Christmas tree industry
Serge Vaillancourt started working in the Christmas tree industry during the late 1970's. Serge was still enrolled as a student at this time. After carefully thinking it over, Serge asked himself which of the areas of the industry did he want to work in. It often happened at the end of the day that Serge was asked to either load up or unload trucks of branches. It was also at this time that his father told him if he wanted to make a living in this business that he would half to become a producer. As well, Serge decided to go about buying half of his grandfather's farm and began to plant trees. He operated under the name of La Plantation du Pinacle. Serge's father had worked on tree plantations and in the Christmas tree trade since the 1950's. Serge ran his farm while working for his father at his office. Serge had now begun his business career and took part in different horticultural shows such as the exhibition in St. Hyacinthe and other exhibitions in the United States. He began to make a market in the U.S. Serge did not have enough of his own trees to sell so began buying up trees from other tree farms. He had become as good a business man as his father. They met an American who was looking for a Christmas tree supplier. Serge's father started in this business and Serge continued on with the contract and sold a large amount of Christmas trees to this American dealer.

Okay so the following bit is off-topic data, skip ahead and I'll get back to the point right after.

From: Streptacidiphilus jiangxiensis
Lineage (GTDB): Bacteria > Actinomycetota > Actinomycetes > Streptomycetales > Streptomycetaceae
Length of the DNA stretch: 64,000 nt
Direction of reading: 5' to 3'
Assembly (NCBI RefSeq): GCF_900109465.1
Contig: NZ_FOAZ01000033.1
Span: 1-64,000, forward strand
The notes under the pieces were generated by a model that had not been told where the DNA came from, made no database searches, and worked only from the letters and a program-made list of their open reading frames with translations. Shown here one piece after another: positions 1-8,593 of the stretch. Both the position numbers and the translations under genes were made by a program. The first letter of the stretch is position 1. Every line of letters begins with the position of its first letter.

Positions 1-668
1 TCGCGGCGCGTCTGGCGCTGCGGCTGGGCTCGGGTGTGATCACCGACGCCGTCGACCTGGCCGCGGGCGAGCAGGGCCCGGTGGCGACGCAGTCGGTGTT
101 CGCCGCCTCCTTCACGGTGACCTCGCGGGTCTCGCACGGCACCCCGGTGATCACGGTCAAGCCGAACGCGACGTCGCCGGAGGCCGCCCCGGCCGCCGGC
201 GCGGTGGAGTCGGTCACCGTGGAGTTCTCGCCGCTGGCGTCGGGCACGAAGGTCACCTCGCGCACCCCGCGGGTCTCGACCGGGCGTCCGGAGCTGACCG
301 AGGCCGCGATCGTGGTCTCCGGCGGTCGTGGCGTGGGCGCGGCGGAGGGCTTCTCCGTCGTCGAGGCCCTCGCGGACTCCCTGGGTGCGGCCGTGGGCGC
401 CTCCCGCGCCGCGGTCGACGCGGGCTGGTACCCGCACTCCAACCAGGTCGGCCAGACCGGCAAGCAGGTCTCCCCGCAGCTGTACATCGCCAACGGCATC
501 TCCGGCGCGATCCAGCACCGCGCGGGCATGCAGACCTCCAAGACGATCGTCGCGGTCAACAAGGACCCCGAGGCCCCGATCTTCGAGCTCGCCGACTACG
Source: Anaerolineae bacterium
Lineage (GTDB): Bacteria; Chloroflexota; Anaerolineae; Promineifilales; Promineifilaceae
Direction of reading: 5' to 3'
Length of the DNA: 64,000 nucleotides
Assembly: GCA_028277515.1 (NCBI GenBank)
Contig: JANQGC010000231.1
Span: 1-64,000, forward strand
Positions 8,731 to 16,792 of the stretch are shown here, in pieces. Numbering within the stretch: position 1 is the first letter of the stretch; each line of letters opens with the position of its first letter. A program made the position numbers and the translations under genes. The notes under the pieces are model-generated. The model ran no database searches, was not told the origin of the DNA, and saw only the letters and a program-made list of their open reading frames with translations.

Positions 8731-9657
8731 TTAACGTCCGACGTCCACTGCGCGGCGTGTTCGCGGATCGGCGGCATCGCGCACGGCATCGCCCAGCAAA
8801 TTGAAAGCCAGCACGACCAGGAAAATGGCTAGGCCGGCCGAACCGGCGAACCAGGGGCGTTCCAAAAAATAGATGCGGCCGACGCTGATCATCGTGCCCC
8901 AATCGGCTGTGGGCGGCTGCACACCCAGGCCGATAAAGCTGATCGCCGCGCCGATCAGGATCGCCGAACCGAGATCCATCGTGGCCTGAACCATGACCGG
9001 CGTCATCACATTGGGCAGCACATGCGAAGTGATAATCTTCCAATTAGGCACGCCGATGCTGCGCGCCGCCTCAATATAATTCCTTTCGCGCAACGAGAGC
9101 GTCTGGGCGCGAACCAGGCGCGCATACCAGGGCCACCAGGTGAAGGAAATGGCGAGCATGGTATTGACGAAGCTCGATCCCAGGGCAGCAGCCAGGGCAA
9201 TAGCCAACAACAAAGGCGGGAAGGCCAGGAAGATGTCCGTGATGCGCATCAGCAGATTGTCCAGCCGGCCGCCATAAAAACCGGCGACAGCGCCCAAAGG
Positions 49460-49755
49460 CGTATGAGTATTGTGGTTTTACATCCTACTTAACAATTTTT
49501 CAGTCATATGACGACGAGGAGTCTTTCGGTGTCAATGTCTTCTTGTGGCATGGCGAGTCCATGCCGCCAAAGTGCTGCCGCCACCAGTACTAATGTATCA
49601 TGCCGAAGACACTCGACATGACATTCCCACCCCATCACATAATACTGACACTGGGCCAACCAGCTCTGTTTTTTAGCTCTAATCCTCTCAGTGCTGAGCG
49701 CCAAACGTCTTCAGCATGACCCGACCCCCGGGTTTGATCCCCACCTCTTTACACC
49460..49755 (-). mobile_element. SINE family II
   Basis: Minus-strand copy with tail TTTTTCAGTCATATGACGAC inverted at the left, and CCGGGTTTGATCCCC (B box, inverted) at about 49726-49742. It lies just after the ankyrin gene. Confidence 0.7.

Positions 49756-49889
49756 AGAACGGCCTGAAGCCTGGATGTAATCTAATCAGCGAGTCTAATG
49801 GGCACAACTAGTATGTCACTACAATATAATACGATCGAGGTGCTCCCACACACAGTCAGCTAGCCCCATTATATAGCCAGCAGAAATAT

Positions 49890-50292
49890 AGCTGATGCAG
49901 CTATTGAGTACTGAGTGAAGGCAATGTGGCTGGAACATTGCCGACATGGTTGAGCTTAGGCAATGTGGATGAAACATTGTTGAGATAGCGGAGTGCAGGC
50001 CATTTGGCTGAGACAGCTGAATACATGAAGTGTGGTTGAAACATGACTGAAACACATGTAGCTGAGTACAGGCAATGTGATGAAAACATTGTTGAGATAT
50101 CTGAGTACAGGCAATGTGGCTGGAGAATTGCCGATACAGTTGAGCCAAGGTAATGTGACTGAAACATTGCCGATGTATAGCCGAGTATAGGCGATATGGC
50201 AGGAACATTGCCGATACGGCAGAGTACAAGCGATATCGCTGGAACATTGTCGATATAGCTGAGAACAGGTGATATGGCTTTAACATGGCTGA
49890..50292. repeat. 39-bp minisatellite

In 1965, the demand for peatmoss came along and the two associates formed a company and started up a new business. Along with the start up of this new business, Serge enlarged his production of Christmas trees and property by buying up different farms. He presently owns 13 farms and 4 of those farms are under lease. These farms are located between Martinville and Stanstead. He would like to sell off the farms around Martinville and consolidate his production at Stanstead which would no longer make it necessary for the loaded tree truck to go across the town. To have well cultivated land, crop rotation is necessary to produce cereals, squash and pumpkins. It has been between 13-14 years that pumpkins have been grown for sale along with other Hallowe'en decorations. In the same sense, the company has diversified the sale of Christmas trees by adding branches, wreaths and garlands. He has already seen to the making of wreaths and garlands in the operational part of his company but now he outsources the job even as far away as North Carolina. This lends to the effect that the company is able to offer a broader selection of trees. Originally, Beaumier fir and Sylvester spruce were the two best seller of trees. These days, the tree most in demand is the Fraser fir. The tree is more difficult to produce and it requires more specific growing conditions. These trees must be on a higher level of ground to make benefit of natural and adequate drainage and needs a more sandy or gritty ground containing small amounts of clay for better growth. Again, the development of this tree is the more difficult to do but this is the type that is in demand. Other species of trees will come along and no doubt will replace this tree now most in favor. There is now talk of the Norman or Korean tree. Genetics have been so central to the production of these two new trees which has transformed them to produce characteristics of beauty, endurance, and even goes into the weight factor of the tree. However, it should not be forgotten that the development of new species carry with them the risk of disease and the profit margin is often in play. The tree that people look at is so beautiful that they often think nothing more than the tree just grows that way. However, they do not realize that soil tests must be done and verified to maintain the proper conditions of the tree. Varieties offered require care, growth to a specific size according to the species being cultivated.